The Future of Data-Driven Personalized Medicine: Keynote Reflections From Amy Abernethy, Chief Medical Officer and President of Product Development at Verily
Setting the Stage: Unlocking the Future of Precision Health Through Participant-Centric Evidence Generation
By Amy Abernethy, M.D., Ph.D.
Twenty years ago, the Human Genome Project accomplished the remarkable feat of mapping the first sequence of the human genome. This set off a wave of progress that has greatly furthered our understanding of the biology of disease, unlocking significant leaps in therapeutic and diagnostic technologies and bringing us closer to truly personalized medicine.
We now live in a time of unparalleled progress in science, technology, and the capabilities to improve health. These advancements include CRISPR, cell and gene therapies, mRNA technologies, and blood-based multi-cancer early detection tests, to name just a few.
Thanks to improved biological, multi-omics characterization of disease, we have the opportunity to develop better tools, such as biomarkers, that allow us to measure, and eventually predict, how different patients will respond to a particular intervention. Biomarkers can also enable earlier and more precise diagnosis of disease, allowing for earlier intervention and increased confidence in treatment selection.
But to realize the promise of novel technologies, we need to accelerate the pace and scale of evidence generation by collecting more data on how treatments work in the real world, at the individual level. Our legacy research systems continue to hold back an untold number of innovations in the biomedical field. New approaches are needed to remove the bottlenecks to innovation and accelerate the development of therapies in a safe and efficient way.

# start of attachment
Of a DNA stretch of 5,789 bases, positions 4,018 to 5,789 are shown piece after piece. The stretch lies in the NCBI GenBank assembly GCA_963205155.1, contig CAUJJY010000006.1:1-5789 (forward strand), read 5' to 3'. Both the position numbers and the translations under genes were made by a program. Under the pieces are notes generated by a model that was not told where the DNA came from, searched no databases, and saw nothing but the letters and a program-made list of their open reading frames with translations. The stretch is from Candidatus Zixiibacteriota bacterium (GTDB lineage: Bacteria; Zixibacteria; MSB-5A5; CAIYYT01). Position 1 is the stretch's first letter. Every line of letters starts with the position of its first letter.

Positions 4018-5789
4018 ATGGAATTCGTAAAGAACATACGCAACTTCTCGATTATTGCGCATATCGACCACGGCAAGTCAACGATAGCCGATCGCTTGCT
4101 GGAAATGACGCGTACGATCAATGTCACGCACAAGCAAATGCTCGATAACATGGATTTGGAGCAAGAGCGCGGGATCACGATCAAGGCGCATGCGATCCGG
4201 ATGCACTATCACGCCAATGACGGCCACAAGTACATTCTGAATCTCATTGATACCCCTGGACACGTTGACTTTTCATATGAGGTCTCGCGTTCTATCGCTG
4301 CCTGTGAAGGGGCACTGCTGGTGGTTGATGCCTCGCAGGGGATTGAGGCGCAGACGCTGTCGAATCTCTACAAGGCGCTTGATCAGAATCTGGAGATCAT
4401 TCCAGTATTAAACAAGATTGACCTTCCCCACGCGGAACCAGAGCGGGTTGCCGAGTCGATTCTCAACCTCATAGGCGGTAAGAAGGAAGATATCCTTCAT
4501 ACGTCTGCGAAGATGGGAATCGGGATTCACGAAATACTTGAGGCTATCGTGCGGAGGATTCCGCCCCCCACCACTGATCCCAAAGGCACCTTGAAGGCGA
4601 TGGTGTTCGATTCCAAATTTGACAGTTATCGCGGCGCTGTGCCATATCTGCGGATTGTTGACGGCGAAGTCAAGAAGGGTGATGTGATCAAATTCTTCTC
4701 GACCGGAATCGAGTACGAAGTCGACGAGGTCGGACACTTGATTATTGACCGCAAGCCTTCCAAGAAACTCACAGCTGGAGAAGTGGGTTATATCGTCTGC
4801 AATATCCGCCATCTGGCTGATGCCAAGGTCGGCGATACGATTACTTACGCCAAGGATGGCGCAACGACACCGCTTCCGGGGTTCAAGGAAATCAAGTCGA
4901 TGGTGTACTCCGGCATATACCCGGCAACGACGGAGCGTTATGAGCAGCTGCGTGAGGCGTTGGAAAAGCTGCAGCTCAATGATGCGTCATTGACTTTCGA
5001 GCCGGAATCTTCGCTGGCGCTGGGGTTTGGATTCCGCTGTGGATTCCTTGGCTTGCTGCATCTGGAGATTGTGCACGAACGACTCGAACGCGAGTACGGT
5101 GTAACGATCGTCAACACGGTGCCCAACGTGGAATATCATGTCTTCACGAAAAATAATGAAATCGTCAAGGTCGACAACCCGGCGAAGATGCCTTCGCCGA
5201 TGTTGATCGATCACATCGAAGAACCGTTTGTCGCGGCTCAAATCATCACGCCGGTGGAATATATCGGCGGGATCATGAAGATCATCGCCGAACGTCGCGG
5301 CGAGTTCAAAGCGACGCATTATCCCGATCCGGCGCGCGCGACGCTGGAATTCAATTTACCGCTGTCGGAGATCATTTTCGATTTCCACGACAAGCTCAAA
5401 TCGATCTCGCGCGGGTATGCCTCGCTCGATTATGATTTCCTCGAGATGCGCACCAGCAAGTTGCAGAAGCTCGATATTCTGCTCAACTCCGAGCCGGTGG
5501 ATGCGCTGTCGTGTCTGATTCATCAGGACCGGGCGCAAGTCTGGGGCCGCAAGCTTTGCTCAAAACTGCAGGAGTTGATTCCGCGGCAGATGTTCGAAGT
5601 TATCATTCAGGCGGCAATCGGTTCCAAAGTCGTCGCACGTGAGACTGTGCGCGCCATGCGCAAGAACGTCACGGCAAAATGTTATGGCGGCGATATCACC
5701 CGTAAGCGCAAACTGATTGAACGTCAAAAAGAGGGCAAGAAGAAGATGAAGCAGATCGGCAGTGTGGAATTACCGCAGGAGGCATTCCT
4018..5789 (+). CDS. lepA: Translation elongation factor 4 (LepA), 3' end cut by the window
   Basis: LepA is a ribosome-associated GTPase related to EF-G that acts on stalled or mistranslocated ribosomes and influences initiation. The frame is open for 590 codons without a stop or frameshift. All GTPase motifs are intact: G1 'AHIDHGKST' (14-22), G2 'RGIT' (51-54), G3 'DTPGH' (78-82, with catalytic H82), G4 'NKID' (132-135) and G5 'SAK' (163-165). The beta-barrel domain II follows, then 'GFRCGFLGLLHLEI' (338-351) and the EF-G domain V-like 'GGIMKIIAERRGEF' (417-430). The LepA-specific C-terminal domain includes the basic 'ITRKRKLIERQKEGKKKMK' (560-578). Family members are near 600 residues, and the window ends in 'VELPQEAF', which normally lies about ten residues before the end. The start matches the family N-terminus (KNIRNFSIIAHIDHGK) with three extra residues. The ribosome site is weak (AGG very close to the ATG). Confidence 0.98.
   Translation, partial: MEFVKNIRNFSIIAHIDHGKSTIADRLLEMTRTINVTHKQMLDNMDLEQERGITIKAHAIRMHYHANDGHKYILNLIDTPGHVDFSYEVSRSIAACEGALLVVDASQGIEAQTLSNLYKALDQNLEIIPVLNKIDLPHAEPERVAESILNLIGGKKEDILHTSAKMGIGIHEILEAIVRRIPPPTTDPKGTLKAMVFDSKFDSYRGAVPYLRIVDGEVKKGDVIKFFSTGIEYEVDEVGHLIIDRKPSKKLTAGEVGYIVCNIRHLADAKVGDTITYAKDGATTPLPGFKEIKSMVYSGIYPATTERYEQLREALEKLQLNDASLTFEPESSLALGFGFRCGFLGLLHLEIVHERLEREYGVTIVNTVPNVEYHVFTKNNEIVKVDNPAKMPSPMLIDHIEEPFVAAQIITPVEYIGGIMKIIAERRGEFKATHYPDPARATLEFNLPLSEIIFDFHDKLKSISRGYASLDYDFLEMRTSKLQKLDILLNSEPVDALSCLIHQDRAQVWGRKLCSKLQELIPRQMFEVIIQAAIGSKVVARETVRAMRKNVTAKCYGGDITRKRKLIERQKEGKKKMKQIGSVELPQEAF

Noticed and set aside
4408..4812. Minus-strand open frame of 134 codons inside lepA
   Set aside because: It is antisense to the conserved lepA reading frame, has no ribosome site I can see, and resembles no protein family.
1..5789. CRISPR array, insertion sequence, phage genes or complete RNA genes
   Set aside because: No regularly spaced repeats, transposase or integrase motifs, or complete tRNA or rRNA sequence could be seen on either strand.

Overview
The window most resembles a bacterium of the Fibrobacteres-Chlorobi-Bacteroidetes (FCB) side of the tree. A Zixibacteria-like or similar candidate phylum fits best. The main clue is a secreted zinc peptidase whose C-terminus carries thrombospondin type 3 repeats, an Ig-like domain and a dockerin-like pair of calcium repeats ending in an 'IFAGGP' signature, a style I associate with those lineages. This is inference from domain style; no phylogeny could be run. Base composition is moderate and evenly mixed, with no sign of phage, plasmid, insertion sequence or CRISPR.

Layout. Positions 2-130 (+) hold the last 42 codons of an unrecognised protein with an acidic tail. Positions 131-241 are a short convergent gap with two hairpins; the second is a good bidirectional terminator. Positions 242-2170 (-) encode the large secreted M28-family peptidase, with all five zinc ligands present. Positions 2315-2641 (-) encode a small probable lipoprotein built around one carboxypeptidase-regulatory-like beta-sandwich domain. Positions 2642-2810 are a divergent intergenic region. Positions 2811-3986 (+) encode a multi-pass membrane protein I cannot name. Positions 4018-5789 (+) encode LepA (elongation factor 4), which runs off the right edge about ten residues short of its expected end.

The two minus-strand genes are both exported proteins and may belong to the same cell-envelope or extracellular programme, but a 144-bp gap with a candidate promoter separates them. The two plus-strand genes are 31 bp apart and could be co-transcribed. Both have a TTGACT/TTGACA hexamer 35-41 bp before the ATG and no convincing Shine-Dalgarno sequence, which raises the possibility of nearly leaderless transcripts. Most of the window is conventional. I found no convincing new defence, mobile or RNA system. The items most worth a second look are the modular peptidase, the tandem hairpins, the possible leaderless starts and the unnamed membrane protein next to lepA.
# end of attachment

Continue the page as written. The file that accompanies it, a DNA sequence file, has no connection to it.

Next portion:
It is my life’s work to reimagine how we generate the data and evidence needed to realize the promise of precision health. It will require conducting research in a way that integrates into patients’ daily lives, and it starts by putting people at the center of the process. We need to make it easier for participants to engage in research, easier for them to understand how we use their data to advance research objectives, and easier to incorporate their feedback. We need to make them a true partner in the research that directly affects them.
If we can do this effectively, we can move toward a world where we’re able to prospectively collect long-term health data through longitudinal registries, connect research more seamlessly to care delivery, and with patient consent, integrate data from electronic health records and wearable-based sensors to create a more comprehensive picture of health. By making clinical research more accessible to broad populations, we can generate the evidence needed to enable precision health. This work isn’t easy, but just as digital tools have transformed every other aspect of our lives, we have the technologies to make it possible in healthcare.
One thing is clear. Just like the Human Genome Project, this work will take extensive collaboration. We need to continue bringing policymakers, sponsors, payers, and technology and data providers to the table to advance new approaches. The Personalized Medicine Coalition and the Annual Personalized Medicine Conference sit at the center of this process, convening many of these stakeholders, so that we can work together to advance personalized medicine and help improve health for everybody.